James Barr – A line in the sand

21. Oktober 2017 - 20:52 Uhr

History par excellence

A brilliant tale and a must read for everyone who wants to know why there is still war and hate in Palestine and Israel. „…that no one would be so stupid as to pursue a policy that was bound to cause trouble between the Arabs an the Jews.“
History can be boring when you are just presented with the facts or you have to sit in a class and listen to the teacher telling this and that. No wonder you cannot or want to remember what had happened. But history can also be very interesting when you are presented with background information and it can even be exciting when the facts are made up into a great story.
And this is what makes „A line in the sand“ so fantastic. When you read it the history seems to unfold in front of you on a big screen.
„Late in the morning of 16 December 1915…“, from here we wander through a world we think we know but i am sure you do not know the real story why Isreal was founded and why there is still hate between Jews and Muslims although they share so many values. Before the Israelis got their own country they used the same guerilla tactis the Palestinan now use. Would you guess a lot of the worries comes from the mistrust of two allies, two friends?
So it begins with two men simply drawing a line in the sand or better said on a paper, „…drawn in a fairly unclear way on paper without regard to the territory of the tribes or the lie of the sand.“ This two men were Sir Mark Sykes from England and Francois Georges-Picot from France. No they did not want to solve a dilemma after the first world war and the collapse of the Ottoman empire. They had other things in mind like it always is in politics.
There are many more figures you will find in this brilliant book. Getrude Bell, Sir Winston Churchill, David Ben-Gurion, Ibn Saud, Menachem Begin, Charles de Gaulle, King Feisal and T. E. Lawrence well known as Lawrence of Arabia.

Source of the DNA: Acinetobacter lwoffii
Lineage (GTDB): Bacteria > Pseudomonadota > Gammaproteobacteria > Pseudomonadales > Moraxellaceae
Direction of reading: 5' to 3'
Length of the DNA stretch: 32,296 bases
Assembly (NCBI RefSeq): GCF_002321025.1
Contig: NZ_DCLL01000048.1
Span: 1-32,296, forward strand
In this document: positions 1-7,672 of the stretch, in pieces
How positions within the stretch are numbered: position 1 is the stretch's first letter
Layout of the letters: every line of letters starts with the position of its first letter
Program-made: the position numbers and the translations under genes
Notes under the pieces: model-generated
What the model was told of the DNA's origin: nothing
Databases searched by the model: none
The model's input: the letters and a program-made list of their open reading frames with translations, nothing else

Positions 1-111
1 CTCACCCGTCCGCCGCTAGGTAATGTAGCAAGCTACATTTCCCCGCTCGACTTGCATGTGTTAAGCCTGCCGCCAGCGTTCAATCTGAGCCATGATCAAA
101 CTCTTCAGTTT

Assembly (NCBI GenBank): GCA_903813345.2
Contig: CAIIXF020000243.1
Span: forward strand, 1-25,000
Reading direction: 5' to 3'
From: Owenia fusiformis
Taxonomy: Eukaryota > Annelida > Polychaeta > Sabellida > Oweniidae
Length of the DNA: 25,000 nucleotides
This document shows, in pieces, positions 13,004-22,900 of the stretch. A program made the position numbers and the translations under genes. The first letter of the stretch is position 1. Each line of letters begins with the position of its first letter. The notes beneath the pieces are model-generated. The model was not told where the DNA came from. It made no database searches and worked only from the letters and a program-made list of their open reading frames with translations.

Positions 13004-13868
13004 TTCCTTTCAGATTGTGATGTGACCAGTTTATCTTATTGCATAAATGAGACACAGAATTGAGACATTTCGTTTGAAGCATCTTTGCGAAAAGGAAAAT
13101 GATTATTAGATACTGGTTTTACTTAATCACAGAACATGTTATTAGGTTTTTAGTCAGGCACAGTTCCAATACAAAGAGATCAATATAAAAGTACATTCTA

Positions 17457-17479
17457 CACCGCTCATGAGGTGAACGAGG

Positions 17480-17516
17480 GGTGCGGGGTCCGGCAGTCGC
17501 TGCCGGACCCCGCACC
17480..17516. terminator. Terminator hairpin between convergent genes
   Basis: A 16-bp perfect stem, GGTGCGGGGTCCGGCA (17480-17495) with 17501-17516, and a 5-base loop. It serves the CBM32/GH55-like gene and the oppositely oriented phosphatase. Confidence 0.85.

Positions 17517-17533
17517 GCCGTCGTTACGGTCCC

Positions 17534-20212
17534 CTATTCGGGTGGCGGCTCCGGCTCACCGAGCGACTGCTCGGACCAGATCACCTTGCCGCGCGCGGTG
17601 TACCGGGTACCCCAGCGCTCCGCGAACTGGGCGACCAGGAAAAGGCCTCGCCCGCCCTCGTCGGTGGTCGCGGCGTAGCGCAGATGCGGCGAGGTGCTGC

As already mentioned the story is brilliant but with more figures appearing sometimes you might get a little lost. But not for too long. The suspense and action will bring you back.
Back to the mistrust of the friends. The french and the british ad a quarrel in Faschoda – now in South Sudan – long before the line in the sand was drawn. Two imperial powers fighting for the ressources of a foreign land. The british won and later in the first and the second world war they were allies but now the distrust was there.
And like in a bad marriage neither partner wanted the other to get the honey. Yes they drew the line but they forgot one thing. „The assumption was that the Arabs were essentially a nomadic people who would be prepared to leave.“ But the natives had their own plans and the british and the french used them for their goal. But things sometimes take another direction.
„…not your…or my business…to interfere in other people‘s countries and tell them how to run it.“
The author Alexander James Barr studied modern history at the Lincoln college in Oxford. „A line in the sand“ is his second book. And as he writes in the acknowledgement it took him four years to complete his book. In this four years he studied a lot of papers.

James Barr: A line in the sand. Simon & Schuster UK Ltd.. London 2012. 454 pgs.